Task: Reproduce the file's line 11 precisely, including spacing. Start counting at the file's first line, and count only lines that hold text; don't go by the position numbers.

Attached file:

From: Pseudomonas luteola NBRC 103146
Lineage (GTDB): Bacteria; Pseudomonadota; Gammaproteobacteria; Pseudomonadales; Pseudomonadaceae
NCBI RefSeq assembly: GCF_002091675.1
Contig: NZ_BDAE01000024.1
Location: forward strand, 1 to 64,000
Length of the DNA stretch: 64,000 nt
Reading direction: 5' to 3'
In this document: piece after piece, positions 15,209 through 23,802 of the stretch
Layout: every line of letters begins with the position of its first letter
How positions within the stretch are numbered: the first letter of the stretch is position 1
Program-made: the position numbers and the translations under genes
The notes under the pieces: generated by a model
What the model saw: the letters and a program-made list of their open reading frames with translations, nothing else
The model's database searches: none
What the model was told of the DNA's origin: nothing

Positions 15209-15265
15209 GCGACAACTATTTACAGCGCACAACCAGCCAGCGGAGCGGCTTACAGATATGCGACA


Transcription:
Program-made: the position numbers and the translations under genes